Hi Tam,

Ok, I'm intriqued. What must you have you answered to get your score For Dr. Phil that I didn't? Do you poise yourself different when you talk to others? Do you sit unique? How do you sleep? Curious minds (me),want to know. I at least must be as secure as you. argh.

Ok, ok good night, take care. Despite contentions, you're a sweet person. Talking to you is so much fun sometimes.



April 4, 2005 (just over five months after separation)

Hi Tam,

If Wednesday is ok with you, it's ok with me. I have to go to [My sister]'s on Tuesday to get her mail and feed her cat. When I come home I will lay out [Kid 3]'s clothes. I look forward to seeing both you guys.

It was nice talking to you earlier. What we have is special in it's own way.



April 6, 2005 (a couple days after that)

Hi Tam,

Sure, lunch is fine as far as I know. I will update you tomorrow after I
check my schedule. Why didn't you ask when we were together this early evening?

Buds for life,



That last was his response to my invitation to the infamous lunch when I told him I wanted to embark on a relationship with the man he'd most rather I hadn't.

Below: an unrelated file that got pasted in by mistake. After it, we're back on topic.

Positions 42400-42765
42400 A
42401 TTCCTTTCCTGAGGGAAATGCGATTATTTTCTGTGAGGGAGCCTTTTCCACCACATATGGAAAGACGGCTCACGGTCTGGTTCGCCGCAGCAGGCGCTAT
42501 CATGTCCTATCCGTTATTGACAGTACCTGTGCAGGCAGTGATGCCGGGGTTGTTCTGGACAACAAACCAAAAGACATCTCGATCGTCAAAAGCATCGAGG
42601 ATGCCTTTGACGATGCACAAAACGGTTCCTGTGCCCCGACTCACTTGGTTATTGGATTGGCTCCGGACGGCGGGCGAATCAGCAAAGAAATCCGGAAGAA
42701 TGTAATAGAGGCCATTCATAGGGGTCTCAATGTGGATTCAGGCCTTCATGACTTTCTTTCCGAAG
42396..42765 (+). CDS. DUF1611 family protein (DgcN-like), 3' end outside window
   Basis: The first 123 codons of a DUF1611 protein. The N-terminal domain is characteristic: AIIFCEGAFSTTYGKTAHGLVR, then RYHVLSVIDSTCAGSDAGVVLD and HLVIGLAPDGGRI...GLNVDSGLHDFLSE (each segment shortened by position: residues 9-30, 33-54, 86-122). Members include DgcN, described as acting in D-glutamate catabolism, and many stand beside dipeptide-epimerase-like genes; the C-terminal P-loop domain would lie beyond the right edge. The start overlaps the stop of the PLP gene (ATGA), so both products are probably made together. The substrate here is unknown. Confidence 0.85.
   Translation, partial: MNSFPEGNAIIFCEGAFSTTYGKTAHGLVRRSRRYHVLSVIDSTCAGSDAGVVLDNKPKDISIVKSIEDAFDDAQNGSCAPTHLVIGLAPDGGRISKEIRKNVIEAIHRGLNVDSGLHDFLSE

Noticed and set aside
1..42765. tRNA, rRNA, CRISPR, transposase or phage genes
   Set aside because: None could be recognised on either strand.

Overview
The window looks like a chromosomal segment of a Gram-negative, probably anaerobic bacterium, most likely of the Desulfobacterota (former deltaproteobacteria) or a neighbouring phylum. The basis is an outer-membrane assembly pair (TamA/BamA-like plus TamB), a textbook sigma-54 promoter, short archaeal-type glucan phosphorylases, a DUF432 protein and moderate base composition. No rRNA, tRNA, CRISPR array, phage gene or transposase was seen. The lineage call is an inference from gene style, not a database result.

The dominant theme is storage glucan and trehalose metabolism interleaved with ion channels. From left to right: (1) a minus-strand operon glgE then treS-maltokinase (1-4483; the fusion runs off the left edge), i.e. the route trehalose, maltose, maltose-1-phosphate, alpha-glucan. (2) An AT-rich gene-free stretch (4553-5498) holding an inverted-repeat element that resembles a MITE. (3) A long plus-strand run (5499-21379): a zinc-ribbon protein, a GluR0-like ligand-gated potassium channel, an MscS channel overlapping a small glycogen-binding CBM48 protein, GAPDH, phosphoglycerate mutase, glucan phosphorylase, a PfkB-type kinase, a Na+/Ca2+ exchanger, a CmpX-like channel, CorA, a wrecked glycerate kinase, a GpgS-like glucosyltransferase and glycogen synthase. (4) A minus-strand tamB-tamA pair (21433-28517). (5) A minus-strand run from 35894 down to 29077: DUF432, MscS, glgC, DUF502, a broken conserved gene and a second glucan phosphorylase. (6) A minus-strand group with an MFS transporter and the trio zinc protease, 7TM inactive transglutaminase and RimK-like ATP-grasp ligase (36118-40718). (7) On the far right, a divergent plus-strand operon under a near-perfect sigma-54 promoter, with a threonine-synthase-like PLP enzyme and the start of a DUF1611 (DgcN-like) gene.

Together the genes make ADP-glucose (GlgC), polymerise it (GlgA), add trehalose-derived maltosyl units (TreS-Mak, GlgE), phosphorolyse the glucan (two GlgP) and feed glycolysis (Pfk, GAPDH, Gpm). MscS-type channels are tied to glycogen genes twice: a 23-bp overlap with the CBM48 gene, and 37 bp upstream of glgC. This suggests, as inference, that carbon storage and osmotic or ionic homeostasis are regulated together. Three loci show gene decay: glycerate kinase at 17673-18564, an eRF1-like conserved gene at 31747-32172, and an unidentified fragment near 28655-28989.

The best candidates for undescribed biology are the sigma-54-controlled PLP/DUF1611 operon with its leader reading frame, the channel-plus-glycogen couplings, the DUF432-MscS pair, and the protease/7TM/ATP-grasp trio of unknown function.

I've omitted many, many more "suggestive" notes, because that isn't the point.

The point is that as much as he may now be declaring to the world that he was always miserable while living with me, the truth is very different. The actuality is, even after obtaining the freedom he so relishes now, he was making it very clear that he loved me and thought I was a good person, and gave no hint, even after the divorce papers were signed in January of 2005, that he had ever considered our marriage to be him "staying together solely for the sake of the kids".

Further, at this time he knew I was still good friends with Highlander. And while he now claims that Highlander writing unflattering things about him on one of his blogs had so incensed him that he could never, ever forgive him for it, or me for associating with him… well, this didn't seem to be such an issue at the time of those emails I've reproduced here, either.